I thought with this tutu I might take you through a bit more detail of the construction elements. If that’s not interesting for you scoot through to the end for the finished tutu.
I was asked for an ivory tutu with light gold embellishment in a Baroque style. My client sent me though 1 picture but basically left it in my hands. I ordered in some of my favourite Eclipse Italian lycra “arborio”. It’s a beautiful soft colour.
My go-to stretch tutu pattern is Dani Legge’s pattern. If you’re considering making a stretch tutu for your girl I can’t recommend Dani’s patterns highly enough. She also runs tutu making courses from her studio in Central Victoria.
I usually line the tutu bodice with lightweight swimsuit lining but in this case because the top fabric was so light I lined it with medium weight white lycra. Tybalt wanted to be a pattern weight but he was sidelined.
Stretch tutus are built on a leotard base. This pattern has a faux basque design to make it resemble a traditional tutu basque.
I use one way stretch crystal lycra for the insert with the stretch going downwards. I fold a piece in half using the dull side outermost. I usually baste the edges to stop the 2 pieces sliding against each other.
I cut out the nude insert after the leotard is made up. The insert will be another 1 cm deeper than the cut section as I fold the lycra under for a neat edge.
After cutting out the deep V for the insert I elasticate the tip of the leotard to the point where the insert starts.
After the crystal lycra is in place I fold over the elasticated raw edge and then zigzag the whole of the top all the way around and down into the nude insert.
Then I just neatly trim away the excess crystal lycra.
When the leotard is finished I decorate it before sewing on the net layers. I struggled through metres and metres of trim for this design but finally decided on 3 different trims and an assortment of rhinestones.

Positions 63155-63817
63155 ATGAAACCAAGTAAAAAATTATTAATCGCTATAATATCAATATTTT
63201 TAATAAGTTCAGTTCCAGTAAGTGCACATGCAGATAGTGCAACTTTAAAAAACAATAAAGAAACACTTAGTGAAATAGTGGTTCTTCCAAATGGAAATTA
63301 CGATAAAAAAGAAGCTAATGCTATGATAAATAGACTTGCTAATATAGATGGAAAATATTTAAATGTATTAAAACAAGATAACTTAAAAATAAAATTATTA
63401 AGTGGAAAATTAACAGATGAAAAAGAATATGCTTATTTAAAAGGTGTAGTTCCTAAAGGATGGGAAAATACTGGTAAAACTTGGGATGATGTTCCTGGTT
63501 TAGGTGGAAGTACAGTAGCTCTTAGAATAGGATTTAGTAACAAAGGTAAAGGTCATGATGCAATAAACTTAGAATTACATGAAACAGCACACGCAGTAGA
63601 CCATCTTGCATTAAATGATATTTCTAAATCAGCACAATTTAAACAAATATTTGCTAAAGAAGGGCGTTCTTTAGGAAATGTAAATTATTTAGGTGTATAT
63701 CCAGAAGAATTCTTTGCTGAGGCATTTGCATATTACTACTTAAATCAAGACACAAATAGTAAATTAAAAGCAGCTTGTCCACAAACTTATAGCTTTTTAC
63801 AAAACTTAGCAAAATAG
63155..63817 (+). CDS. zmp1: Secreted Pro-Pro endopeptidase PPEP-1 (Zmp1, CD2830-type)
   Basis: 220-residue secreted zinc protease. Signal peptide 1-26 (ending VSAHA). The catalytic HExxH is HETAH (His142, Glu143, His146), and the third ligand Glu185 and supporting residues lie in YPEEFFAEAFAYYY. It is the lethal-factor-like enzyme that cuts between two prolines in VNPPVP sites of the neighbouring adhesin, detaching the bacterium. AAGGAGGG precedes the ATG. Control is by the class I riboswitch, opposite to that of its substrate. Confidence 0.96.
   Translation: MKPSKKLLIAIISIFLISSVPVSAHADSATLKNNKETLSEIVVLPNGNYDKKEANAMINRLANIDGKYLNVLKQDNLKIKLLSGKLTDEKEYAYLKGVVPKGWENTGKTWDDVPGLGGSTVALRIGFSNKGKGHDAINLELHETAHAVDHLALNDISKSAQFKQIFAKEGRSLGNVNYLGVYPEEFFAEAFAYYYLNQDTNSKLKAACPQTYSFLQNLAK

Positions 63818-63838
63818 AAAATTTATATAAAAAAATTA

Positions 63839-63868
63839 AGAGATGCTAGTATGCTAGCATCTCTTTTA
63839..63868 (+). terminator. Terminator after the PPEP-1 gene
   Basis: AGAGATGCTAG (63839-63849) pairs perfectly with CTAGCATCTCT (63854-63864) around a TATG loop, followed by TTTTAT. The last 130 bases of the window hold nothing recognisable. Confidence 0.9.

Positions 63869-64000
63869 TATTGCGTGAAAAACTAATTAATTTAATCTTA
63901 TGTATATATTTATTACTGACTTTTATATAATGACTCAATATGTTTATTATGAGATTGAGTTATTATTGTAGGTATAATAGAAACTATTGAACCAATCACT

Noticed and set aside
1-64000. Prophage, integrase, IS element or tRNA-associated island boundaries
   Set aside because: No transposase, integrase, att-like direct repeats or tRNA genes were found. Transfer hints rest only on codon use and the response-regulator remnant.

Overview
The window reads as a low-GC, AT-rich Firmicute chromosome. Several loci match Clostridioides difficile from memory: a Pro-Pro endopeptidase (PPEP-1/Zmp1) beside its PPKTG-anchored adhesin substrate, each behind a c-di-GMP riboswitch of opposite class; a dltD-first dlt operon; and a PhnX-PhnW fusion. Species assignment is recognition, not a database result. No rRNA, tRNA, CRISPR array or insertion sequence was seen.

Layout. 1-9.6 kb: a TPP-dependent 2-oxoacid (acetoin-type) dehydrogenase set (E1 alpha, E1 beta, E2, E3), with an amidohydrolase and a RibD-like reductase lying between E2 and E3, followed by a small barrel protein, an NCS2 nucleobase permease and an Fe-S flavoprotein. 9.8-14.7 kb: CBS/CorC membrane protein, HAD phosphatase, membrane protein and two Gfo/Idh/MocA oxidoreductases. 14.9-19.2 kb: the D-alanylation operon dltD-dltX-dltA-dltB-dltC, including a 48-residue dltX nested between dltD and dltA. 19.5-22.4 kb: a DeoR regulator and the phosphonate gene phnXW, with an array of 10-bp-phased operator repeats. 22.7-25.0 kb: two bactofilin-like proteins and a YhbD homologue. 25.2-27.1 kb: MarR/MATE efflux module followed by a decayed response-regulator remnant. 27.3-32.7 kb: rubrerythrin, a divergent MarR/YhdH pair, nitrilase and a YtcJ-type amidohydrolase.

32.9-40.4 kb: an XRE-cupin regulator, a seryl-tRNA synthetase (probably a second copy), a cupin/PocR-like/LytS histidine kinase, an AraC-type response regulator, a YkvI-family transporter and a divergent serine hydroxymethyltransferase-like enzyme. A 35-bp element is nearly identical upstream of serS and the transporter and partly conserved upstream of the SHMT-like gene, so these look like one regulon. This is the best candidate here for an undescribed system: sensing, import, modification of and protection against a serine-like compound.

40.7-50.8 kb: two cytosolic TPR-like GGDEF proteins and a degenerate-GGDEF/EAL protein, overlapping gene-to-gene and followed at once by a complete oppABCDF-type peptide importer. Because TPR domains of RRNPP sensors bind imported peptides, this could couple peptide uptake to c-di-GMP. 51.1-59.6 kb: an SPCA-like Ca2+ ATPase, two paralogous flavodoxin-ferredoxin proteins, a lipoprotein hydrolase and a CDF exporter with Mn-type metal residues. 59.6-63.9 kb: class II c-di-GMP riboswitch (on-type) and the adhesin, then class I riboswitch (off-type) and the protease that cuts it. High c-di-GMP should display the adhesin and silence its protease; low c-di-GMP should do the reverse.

Because the trims are non-stretch the leotard needs to be stretched out before they are sewn on. Here is the first layer of trim. It’s a light coffee colour and has a beautiful shape.
I tidied up the bottom of the cut edge with a small piece of the ivory and gold lace. In the picture below the rhinestones have already been added.
I laid the second trim outside the first and squeezed in a third type to frame the nude insert. I added a few other bits and pieces later to complete the design.
It’s hard to believe that this came out of the chaos that was on my sewing table for a day!
The plate was cut into 6 scallops. I used the coffee coloured braid for the edge and placed the ivory and gold trim just inside it. The next step was to sew down the trim using the sewing machine. The rhinestones were added afterwards.
In the morning I had another look at the plate and decided it needed just a little more trim. I also hand sewed on a few large gold rhinestones.
The skirt was a mixture of ivory and white. I can’t resist combining colours. At a distance you can’t really see the colours but it gives the skirt a bit of movement.
I usually roll up the net after I’ve sewn the pieces together. When I gather the net it can then neatly unroll instead of getting tangled up under the sewing table.
The decoration on the bodice and plate ties together beautifully.